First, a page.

Photo: Maison de Mode curates luxury, ethically made brands including Studio 189, co-founded by actress Rosario Dawson and Abrima Erwiah.

Can you describe your typical day?

I travel a lot so there isn’t too much of a routine! But I always make sure to do a pilates session in the day, a large soy latte in the morning, and a walk with my dog Finn before dinner.

What is the best piece of business advice you’ve ever received?

Think big, start small.

Do you feel like marketing Maison de Mode as sustainable has helped or hindered the brand?

We market ourselves as a luxury retailer because, until recently, the idea of sustainable fashion made people nervous. There were all these stigmas. ‘It’s for hippies, it’s clothing made of hemp…’ So we want to surprise people by introducing them to cool, new brands that were also ethically made as a surprise. Now, we promote luxury and sustainability because many people are starting to realize that they are often the same thing.


Photo: Earrings from Los Angeles based designers Abril Barret.

What are your thoughts on today’s fashion cycle?

It’s too fast and this pace is unsustainable. I already see the push against fast fashion to a more custom-made, artisanal approach.

How do you believe the fast fashion industry can begin to fix itself?

I’m not sure it can. It’s on this treadmill and eventually the machine will just be too fast. I think that the fashion industry is going to go through a big overhaul and fast fashion is not going to stay in the picture.

How can brands manage their waste?

Eileen Fisher has a great product recycling program and there are some other brands developing efficient closed-loop cycles. But probably the biggest solution would be to produce less.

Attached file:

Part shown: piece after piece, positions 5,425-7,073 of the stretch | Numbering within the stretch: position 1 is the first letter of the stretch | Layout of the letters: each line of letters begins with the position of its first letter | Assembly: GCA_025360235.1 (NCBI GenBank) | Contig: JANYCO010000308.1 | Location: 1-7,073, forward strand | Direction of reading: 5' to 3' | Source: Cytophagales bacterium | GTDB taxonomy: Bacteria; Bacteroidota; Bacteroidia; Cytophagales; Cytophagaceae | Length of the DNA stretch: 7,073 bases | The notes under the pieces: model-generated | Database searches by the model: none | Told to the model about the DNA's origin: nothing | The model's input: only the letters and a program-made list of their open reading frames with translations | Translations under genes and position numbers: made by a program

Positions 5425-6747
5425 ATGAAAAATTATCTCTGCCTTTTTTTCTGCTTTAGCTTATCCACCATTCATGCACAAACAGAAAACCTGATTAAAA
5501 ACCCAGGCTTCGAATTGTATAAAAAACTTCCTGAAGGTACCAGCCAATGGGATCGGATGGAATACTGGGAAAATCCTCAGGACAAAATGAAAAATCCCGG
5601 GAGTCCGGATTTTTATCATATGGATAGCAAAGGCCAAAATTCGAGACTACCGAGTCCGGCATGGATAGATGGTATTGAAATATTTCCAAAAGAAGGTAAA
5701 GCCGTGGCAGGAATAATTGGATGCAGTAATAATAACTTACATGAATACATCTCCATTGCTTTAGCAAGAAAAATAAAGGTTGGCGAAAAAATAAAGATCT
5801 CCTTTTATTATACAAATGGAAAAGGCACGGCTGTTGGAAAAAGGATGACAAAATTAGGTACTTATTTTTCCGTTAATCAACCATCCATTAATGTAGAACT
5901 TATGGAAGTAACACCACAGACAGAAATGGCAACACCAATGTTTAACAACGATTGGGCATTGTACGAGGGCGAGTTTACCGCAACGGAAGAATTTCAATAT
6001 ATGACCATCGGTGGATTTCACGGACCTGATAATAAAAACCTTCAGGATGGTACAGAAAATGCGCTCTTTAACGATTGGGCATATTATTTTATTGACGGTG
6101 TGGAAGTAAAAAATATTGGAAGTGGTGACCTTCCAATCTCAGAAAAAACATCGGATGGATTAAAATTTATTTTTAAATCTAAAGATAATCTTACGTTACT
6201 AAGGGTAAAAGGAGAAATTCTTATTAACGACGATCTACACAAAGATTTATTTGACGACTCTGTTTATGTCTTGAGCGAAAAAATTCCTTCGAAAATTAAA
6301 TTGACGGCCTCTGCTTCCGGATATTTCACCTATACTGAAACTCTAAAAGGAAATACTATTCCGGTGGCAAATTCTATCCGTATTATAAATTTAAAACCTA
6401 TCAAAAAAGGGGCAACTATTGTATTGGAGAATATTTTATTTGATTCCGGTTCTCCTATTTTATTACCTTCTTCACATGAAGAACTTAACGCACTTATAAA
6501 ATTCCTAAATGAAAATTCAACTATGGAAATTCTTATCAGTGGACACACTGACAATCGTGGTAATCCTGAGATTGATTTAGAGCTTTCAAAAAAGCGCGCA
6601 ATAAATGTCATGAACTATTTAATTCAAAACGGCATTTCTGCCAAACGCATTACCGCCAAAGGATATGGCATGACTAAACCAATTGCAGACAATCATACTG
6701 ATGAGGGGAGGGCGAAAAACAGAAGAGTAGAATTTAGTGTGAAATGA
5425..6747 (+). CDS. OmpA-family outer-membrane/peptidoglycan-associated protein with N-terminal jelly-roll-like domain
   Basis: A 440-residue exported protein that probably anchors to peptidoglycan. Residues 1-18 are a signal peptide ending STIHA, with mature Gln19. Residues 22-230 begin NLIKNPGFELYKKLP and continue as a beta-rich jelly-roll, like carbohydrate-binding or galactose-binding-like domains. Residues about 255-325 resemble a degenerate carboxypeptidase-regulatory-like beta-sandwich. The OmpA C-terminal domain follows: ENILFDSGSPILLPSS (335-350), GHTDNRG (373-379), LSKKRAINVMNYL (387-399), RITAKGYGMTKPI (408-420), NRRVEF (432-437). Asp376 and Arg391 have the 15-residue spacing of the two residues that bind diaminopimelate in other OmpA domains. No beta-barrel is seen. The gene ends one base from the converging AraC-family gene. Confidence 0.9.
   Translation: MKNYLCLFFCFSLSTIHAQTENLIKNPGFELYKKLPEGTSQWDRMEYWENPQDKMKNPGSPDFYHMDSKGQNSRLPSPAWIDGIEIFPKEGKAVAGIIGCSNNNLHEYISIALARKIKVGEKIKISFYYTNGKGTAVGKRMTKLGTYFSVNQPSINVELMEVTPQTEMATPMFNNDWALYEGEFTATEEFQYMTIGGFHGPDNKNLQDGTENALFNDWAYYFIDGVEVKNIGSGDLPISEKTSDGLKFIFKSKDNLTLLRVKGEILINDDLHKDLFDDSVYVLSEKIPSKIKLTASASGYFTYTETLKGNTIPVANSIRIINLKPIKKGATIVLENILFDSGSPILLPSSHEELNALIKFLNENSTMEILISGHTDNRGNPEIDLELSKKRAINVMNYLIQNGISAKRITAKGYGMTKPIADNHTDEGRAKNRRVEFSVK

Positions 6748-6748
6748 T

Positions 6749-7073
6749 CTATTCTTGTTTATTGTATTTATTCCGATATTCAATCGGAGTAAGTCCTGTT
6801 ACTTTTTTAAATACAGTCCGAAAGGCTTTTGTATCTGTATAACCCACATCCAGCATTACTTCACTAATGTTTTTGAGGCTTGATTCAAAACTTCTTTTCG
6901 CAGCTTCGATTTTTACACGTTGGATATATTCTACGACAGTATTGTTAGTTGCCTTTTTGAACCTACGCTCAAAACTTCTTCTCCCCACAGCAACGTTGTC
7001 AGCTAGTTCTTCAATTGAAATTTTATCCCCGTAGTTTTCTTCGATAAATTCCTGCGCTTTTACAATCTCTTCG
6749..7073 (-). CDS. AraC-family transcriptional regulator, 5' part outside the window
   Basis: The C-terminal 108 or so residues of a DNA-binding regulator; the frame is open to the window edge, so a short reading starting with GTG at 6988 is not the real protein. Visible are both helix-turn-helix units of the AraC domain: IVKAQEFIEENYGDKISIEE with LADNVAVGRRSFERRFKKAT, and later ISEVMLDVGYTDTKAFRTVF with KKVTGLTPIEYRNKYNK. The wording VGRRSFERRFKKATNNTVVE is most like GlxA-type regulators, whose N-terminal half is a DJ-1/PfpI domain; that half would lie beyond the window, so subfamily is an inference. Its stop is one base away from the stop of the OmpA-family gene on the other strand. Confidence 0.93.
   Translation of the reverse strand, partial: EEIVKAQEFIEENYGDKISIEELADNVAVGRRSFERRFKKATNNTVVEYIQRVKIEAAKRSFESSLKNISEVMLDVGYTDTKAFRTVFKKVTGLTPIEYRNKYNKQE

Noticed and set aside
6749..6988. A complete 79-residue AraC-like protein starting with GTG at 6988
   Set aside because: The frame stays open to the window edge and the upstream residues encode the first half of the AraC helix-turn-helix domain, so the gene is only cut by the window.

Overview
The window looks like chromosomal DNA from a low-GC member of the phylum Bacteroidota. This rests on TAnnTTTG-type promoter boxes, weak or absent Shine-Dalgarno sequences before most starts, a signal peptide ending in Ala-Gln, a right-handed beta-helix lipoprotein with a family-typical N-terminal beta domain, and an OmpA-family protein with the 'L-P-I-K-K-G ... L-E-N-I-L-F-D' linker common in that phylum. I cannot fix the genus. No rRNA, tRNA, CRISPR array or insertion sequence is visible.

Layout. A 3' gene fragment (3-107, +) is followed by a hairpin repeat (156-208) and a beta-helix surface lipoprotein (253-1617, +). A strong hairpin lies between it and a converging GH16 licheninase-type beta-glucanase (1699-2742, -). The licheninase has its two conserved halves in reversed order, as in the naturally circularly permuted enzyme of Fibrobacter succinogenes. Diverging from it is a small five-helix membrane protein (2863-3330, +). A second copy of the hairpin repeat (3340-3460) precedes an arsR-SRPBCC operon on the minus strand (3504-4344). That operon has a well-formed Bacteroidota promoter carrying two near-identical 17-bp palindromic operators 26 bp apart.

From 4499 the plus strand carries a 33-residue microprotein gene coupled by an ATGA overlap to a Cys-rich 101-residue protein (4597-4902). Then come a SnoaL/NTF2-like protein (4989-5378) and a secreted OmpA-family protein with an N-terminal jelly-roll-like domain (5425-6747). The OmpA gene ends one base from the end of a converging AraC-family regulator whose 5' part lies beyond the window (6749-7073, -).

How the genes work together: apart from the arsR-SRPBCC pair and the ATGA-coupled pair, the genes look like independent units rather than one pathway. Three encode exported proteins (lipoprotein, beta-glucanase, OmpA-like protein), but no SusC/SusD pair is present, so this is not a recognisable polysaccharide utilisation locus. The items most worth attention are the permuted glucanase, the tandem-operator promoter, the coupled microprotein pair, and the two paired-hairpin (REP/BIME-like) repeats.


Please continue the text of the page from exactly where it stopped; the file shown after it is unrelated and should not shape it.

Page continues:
What brands do you look up to?

Stella McCartney, Eileen Fisher, Yatay.


Photo: Fluent in Spanish, Amanda sat down with garment makers in Remake’s Made In Mexico journey and got to know what their lives are like.

What advice do you have for other entrepreneurs interested in sustainability?

Don’t take on everything alone. Work with like-minded people and learn how to delegate.

And now for some fun stuff. If you weren’t an entrepreneur, what would you be?

I’d work for the David Sheldrick Wildlife Trust!

What are some things you do for fun?

Jigsaw puzzles, yoga. I’m learning Norwegian because my fiancé is Norwegian and, believe it or not, that’s really fun for me!

What is something nobody knows about you?

I’m fluent in Spanish.


Photo: Maison de Mode curates pieces from St. Roche, an ethically made line by Sue Stemp who combines experience designing at Alexander McQueen with the laid back West Coast vibe.

Who would you love to see in Maison de Mode?

Emma Watson, she’s such an amazing sustainable fashion pioneer!

Where do you like to shop?


What is your favorite thing to wear?

Workout clothes. I’m taking athleisure to another level haha.

How do you wear your values?

By buying less and trying to know where a product came from before I buy it. It’s a process and nobody’s perfect!

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Photos: Remake; c/o Maison de Mode